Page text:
New executive director of career and professional development excited to help students find their place in the world of work
For Laura Kestner-Ricketts, the opportunity to hear students’ stories, support their career paths and make their dreams a reality inspires her every day.
“I was in line at the train station last week, and this woman came up to me,” Kestner-Ricketts recalled. “She was an international student that I had worked with 10 years ago. I never would have known what happened to her, but she still remembered our contact and said, ‘I can’t believe it’s you. You have no idea how much you helped me.’ That’s so powerful and motivating as I continue to do this work. That’s what I love.”
Originally from Omaha, Neb., Kestner-Ricketts has served in a number of career development roles across the country for the past 20 years. Her favorite experiences have been at small, private liberal arts colleges like Augustana. She earned a bachelor’s in French from Nebraska Wesleyan University and a M.Ed. in student development in higher education from the University of Maine.
For Kestner-Ricketts, Augustana’s CORE, a customized network of mentors, resources and experiences focused on student success, stood out.
"Students don’t have to figure out what they’re going to do for the rest of their lives. They just have to figure out what they’re going to do next.” – Laura Kestner-Ricketts
“When I think about the process for a student, figuring out who you are and how you fit into the world of work.… Then being able to do internships, research, study abroad, volunteer service.… All of those things are really crucial pieces of skill development,” she said. “Having those all in one place, under CORE, the student is coached through it all. That’s very unique to colleges and universities, something that really drew me here.”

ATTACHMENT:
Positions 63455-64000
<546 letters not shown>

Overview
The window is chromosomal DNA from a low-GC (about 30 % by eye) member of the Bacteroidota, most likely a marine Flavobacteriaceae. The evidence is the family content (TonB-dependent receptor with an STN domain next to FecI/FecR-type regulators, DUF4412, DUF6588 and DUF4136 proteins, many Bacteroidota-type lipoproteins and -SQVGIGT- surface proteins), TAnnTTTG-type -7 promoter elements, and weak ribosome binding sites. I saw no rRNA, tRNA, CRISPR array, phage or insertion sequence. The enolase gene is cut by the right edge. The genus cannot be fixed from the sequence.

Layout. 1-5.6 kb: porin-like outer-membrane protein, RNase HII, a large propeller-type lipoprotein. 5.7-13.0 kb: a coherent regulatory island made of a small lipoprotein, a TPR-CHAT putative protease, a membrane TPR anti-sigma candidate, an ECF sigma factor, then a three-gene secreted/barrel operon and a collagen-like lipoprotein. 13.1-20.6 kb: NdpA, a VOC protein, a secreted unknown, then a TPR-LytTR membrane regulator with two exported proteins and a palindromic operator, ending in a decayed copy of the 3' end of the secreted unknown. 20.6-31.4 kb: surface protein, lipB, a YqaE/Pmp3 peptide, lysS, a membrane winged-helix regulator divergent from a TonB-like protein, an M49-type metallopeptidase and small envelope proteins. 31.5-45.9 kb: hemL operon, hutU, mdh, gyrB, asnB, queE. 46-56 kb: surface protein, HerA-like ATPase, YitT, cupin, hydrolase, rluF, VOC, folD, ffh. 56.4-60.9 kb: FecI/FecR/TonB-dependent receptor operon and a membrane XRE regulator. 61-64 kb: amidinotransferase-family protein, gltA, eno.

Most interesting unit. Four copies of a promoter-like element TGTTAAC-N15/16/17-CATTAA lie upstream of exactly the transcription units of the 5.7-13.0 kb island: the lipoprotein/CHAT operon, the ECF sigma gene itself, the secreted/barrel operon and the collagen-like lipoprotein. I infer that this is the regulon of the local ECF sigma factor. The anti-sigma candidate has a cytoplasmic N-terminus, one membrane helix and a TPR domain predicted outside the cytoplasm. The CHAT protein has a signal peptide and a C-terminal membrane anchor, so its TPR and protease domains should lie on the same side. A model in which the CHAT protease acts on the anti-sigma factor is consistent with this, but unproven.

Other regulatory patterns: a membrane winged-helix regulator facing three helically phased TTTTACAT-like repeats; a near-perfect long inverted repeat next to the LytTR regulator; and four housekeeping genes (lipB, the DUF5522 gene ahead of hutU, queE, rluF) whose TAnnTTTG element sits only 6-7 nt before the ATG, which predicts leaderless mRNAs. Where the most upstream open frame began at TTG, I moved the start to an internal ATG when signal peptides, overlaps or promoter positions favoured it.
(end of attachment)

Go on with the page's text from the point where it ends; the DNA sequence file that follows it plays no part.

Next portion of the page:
As someone who enjoys building personal relationships with students and listening to their stories, Kestner-Ricketts found Augustana to be the perfect match. She enjoys programming, public speaking and presentations, but above all, meeting individually with students. For her, the ultimate goal is that they find their aspiration and make it an achievement.
“Students really need to know what they want,” Kestner-Ricketts noted. “The ‘I’ll take anything’ approach never works. What are your strengths? What are your interests? What are your values? Knowing those three things can make up the way you fit into the world of work. That being said, students don’t have to figure out what they’re going to do for the rest of their lives. They just have to figure out what they’re going to do next.”
She adds that taking career assessments and engaging in one-on-one discussion with CORE staff can be a great start. Then, exploring different activities, both on and off campus, will help students specify their goals.
“Do they like to be with people, do they like to use data, do they like to tinker with things, do they like to come up with ideas? Those are the four main categories,” Kestner-Ricketts said. “Then, when they think about themselves in the world, what’s important? Maybe they want to travel, solve a problem or help others. If we think about how much of our lives are spent working, doesn’t it make sense for us to have a fulfilling, meaningful job?”
CORE aims to help students articulate their skills and experiences when interviewing for internships, careers and grad school.
During spring break, CORE staff will set aside four days to determine the main priorities moving forward. In the next few months, Kestner-Ricketts and her team plan to create new programs and improve existing ones.
– Rachel Reiter ’18, Writers Bureau